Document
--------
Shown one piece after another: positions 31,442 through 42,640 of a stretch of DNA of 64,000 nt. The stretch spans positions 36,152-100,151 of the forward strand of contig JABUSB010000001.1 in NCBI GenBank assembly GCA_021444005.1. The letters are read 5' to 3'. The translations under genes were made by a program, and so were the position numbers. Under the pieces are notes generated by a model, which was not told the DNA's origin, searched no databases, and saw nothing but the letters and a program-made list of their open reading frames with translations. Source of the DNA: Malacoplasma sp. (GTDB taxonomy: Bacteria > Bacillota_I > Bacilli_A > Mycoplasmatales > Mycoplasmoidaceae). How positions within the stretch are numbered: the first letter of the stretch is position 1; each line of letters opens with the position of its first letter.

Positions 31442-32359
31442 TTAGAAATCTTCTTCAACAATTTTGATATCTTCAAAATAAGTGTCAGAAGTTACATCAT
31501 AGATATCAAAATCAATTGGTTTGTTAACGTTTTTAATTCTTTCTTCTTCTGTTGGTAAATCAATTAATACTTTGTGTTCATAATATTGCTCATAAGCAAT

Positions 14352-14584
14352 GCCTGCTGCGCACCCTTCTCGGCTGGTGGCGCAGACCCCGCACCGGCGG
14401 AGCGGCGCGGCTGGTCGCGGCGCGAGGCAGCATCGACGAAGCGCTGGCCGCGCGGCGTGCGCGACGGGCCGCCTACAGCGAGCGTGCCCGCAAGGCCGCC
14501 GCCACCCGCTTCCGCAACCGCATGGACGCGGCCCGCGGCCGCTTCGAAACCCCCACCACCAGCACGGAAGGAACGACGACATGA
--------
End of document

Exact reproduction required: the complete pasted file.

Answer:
Shown one piece after another: positions 31,442 through 42,640 of a stretch of DNA of 64,000 nt. The stretch spans positions 36,152-100,151 of the forward strand of contig JABUSB010000001.1 in NCBI GenBank assembly GCA_021444005.1. The letters are read 5' to 3'. The translations under genes were made by a program, and so were the position numbers. Under the pieces are notes generated by a model, which was not told the DNA's origin, searched no databases, and saw nothing but the letters and a program-made list of their open reading frames with translations. Source of the DNA: Malacoplasma sp. (GTDB taxonomy: Bacteria > Bacillota_I > Bacilli_A > Mycoplasmatales > Mycoplasmoidaceae). How positions within the stretch are numbered: the first letter of the stretch is position 1; each line of letters opens with the position of its first letter.

Positions 31442-32359
31442 TTAGAAATCTTCTTCAACAATTTTGATATCTTCAAAATAAGTGTCAGAAGTTACATCAT
31501 AGATATCAAAATCAATTGGTTTGTTAACGTTTTTAATTCTTTCTTCTTCTGTTGGTAAATCAATTAATACTTTGTGTTCATAATATTGCTCATAAGCAAT

Positions 14352-14584
14352 GCCTGCTGCGCACCCTTCTCGGCTGGTGGCGCAGACCCCGCACCGGCGG
14401 AGCGGCGCGGCTGGTCGCGGCGCGAGGCAGCATCGACGAAGCGCTGGCCGCGCGGCGTGCGCGACGGGCCGCCTACAGCGAGCGTGCCCGCAAGGCCGCC
14501 GCCACCCGCTTCCGCAACCGCATGGACGCGGCCCGCGGCCGCTTCGAAACCCCCACCACCAGCACGGAAGGAACGACGACATGA